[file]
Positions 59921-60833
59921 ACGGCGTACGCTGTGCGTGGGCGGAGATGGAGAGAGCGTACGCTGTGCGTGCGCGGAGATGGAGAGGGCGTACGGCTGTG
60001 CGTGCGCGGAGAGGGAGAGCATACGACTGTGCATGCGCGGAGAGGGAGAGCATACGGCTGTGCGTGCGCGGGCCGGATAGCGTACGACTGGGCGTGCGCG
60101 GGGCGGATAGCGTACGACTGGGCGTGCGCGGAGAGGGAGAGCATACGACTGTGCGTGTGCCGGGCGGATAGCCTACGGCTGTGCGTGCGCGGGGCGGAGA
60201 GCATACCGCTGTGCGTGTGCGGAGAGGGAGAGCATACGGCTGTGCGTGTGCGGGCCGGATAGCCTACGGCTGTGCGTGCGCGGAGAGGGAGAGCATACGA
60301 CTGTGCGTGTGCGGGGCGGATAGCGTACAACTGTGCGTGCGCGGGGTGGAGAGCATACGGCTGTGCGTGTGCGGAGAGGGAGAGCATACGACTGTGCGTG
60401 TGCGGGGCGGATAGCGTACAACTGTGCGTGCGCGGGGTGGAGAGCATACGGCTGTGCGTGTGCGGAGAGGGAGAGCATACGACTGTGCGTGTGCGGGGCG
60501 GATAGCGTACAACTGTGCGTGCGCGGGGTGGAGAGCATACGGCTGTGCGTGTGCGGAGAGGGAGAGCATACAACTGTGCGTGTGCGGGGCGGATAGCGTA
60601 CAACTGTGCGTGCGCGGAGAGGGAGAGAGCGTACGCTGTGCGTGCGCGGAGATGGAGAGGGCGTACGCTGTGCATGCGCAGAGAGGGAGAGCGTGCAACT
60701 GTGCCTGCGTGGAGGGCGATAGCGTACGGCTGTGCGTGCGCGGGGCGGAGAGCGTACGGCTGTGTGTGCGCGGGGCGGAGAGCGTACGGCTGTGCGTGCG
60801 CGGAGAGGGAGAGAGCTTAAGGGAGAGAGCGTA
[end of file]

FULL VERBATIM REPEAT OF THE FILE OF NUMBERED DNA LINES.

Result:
Positions 59921-60833
59921 ACGGCGTACGCTGTGCGTGGGCGGAGATGGAGAGAGCGTACGCTGTGCGTGCGCGGAGATGGAGAGGGCGTACGGCTGTG
60001 CGTGCGCGGAGAGGGAGAGCATACGACTGTGCATGCGCGGAGAGGGAGAGCATACGGCTGTGCGTGCGCGGGCCGGATAGCGTACGACTGGGCGTGCGCG
60101 GGGCGGATAGCGTACGACTGGGCGTGCGCGGAGAGGGAGAGCATACGACTGTGCGTGTGCCGGGCGGATAGCCTACGGCTGTGCGTGCGCGGGGCGGAGA
60201 GCATACCGCTGTGCGTGTGCGGAGAGGGAGAGCATACGGCTGTGCGTGTGCGGGCCGGATAGCCTACGGCTGTGCGTGCGCGGAGAGGGAGAGCATACGA
60301 CTGTGCGTGTGCGGGGCGGATAGCGTACAACTGTGCGTGCGCGGGGTGGAGAGCATACGGCTGTGCGTGTGCGGAGAGGGAGAGCATACGACTGTGCGTG
60401 TGCGGGGCGGATAGCGTACAACTGTGCGTGCGCGGGGTGGAGAGCATACGGCTGTGCGTGTGCGGAGAGGGAGAGCATACGACTGTGCGTGTGCGGGGCG
60501 GATAGCGTACAACTGTGCGTGCGCGGGGTGGAGAGCATACGGCTGTGCGTGTGCGGAGAGGGAGAGCATACAACTGTGCGTGTGCGGGGCGGATAGCGTA
60601 CAACTGTGCGTGCGCGGAGAGGGAGAGAGCGTACGCTGTGCGTGCGCGGAGATGGAGAGGGCGTACGCTGTGCATGCGCAGAGAGGGAGAGCGTGCAACT
60701 GTGCCTGCGTGGAGGGCGATAGCGTACGGCTGTGCGTGCGCGGGGCGGAGAGCGTACGGCTGTGTGTGCGCGGGGCGGAGAGCGTACGGCTGTGCGTGCG
60801 CGGAGAGGGAGAGAGCTTAAGGGAGAGAGCGTA